LET’S TALK ABOUT…MORE ON THE OPIOID EPIDEMIC !!! Several of my readers have been contacting me about fears of how the opioid epidemic will be effecting the pain medications they are presently taking for their individual pain management.

One man passionately exclaimed to me “My back pain is real!” He had a morphine pump permanently implanted to manage his chronic pain. He had two concerns about everything he is reading about “cracking down on prescription drug providers”.

The first concern is that the doctors will remove his pump in lieu of “some alternative approach”. “Before I had this pump I was taking all kind of narcotics—both legal and illegal. I have had this pump for three years—three years of well managed pain and consciousness.” He pointed out the increase in family activities, and, generally more appreciation of life.

The second concern he had was that people that haven’t experienced the level of pain he has “…won’t be able to understand why I need ongoing treatment. They will just point to me as an addict or junky.”


Opioids are also called narcotics. Common types of opioids include hydrocodone (Vicodin), oxycodone (OxyContin), morphine, and methadone. Fentanyl, typically used to treat advanced cancer, is 50 to 100 times more potent than morphine. Heroin is an illegal highly addictive opioid.

The Center for Disease Control (CDC) reports that the “most recent cases of fentanyl-related overdoses ” connected with the illegal heroin market. “It is often mixed with heroin and/or cocaine as a combination product-with or without the user’s knowledge—to increase its euphoric effects.”

It is not uncommon to find an heroin/fentanyl combination overdose victim deceased with a needle still in their arm.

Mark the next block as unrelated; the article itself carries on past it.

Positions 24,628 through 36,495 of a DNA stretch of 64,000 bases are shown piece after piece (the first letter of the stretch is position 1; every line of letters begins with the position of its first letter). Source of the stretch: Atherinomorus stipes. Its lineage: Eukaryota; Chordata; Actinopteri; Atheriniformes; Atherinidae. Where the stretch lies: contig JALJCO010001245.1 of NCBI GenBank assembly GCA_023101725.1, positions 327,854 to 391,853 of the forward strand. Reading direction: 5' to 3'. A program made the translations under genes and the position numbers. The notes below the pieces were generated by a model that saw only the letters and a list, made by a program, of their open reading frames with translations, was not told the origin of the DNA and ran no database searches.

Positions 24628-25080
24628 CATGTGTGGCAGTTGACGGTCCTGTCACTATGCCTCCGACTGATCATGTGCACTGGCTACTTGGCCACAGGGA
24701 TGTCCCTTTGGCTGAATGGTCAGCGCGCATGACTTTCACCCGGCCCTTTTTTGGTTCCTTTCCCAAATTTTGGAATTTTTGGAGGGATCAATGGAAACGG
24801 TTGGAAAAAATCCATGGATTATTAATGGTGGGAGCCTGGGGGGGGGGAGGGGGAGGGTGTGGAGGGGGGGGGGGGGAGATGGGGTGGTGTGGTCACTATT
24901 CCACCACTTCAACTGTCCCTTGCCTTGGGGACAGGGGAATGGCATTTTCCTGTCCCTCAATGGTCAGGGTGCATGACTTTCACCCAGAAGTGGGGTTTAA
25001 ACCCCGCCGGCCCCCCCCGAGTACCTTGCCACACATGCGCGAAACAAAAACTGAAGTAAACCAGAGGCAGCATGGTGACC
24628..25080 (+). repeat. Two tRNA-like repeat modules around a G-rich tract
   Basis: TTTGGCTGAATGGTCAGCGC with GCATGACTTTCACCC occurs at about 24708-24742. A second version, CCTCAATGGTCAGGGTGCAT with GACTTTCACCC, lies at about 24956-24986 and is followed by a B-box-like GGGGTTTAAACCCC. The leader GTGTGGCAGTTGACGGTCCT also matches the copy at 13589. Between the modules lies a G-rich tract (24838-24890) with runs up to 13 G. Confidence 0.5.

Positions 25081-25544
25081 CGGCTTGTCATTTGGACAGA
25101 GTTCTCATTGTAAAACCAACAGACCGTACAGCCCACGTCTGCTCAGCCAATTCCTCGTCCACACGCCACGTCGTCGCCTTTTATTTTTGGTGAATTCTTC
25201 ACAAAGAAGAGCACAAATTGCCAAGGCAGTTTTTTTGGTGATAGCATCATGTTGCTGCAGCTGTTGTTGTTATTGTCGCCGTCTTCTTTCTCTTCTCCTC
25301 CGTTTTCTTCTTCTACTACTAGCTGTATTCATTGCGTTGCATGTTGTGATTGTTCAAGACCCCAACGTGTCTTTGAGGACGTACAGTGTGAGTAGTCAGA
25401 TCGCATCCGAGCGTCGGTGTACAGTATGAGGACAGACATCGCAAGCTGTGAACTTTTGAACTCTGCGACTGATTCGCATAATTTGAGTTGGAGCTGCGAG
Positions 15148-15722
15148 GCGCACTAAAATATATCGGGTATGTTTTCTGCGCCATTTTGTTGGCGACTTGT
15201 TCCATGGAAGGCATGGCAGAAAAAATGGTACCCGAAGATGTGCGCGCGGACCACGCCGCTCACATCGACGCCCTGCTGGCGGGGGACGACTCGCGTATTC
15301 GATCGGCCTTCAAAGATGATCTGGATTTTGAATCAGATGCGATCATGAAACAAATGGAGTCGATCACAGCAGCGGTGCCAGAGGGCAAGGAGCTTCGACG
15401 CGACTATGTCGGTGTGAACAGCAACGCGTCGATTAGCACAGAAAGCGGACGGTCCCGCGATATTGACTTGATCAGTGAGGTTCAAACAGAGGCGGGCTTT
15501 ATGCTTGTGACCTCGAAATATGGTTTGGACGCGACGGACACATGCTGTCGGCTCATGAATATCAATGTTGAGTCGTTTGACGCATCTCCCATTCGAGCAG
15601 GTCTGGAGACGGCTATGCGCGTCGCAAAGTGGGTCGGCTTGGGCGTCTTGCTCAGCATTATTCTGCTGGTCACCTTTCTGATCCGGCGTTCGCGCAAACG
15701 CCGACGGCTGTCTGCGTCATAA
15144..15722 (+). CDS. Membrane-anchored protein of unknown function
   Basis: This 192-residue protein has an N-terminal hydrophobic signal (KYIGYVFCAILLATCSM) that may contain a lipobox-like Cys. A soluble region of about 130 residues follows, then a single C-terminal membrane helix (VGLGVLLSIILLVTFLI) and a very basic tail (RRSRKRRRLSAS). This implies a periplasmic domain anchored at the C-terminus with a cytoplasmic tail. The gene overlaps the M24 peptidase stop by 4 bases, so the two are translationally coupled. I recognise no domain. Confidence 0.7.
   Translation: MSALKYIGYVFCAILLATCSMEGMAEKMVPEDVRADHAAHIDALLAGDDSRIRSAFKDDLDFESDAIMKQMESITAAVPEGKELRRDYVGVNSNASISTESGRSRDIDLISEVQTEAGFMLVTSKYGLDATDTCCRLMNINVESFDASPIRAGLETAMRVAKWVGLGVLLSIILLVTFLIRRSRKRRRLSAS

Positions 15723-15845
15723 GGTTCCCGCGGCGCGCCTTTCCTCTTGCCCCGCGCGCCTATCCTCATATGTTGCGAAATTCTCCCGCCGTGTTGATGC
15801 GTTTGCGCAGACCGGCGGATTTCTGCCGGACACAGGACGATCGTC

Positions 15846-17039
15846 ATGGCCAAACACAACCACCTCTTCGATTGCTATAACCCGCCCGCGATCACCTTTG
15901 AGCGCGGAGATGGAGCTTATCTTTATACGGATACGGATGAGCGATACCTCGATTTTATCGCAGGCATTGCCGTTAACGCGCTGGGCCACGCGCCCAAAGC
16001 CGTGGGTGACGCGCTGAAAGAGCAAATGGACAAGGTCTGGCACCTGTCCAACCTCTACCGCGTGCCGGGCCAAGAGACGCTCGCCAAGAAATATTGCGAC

At one time there was a clear separation of “us” and “them”: “us” the responsible opioid users monitored by an ethical medical physician. “Them” being the illegal drug users that steal other’s prescribed drugs, obtain their fixes from illegal/unethical prescribers, or buy/steal their drugs from the street culture that originates with illegal domestic and foreign cartels.

Unfortunately, over a decade the “us” and “them” have become blurry.


The CDC “Heroin use has increased sharply across the United States among men and women, most age groups, and all income levels. Some of the greatest increases occurred in demographic groups with historically low rates of heroin use: women, the privately insured, and people with higher incomes.”

A highly respected well-dressed professional woman recently came to me because her doctors took her off “all pain medications”. She had almost died from an “accidental” overdose. She was still detoxing from that experience. It was obvious that she was drug seeking.

Just when I thought she was making progress, she decided she needed to have some “dental work” done that she had been putting off. The dentist prescribed Vicodan for pain. Her “unintentional” cycle began all over.

The difference between “us” and “them”: “us” puts the accountability in the medical practice prescribing; “them” assumes the accountability of finding what they need haphazardly on the illegal market.

Now that the Opioid Epidemic has changed the face of “addiction”, pharmaceutical prescribers are going to have to pay closer attention to who are “us” and who are “them”.

Glad we talked about this. Of course, it is just my opinion.



Springfield Times

“Ask MAx” is published weekly in the Springfield Times, Springfield, OR. You can subscribe to the Springfield Times at


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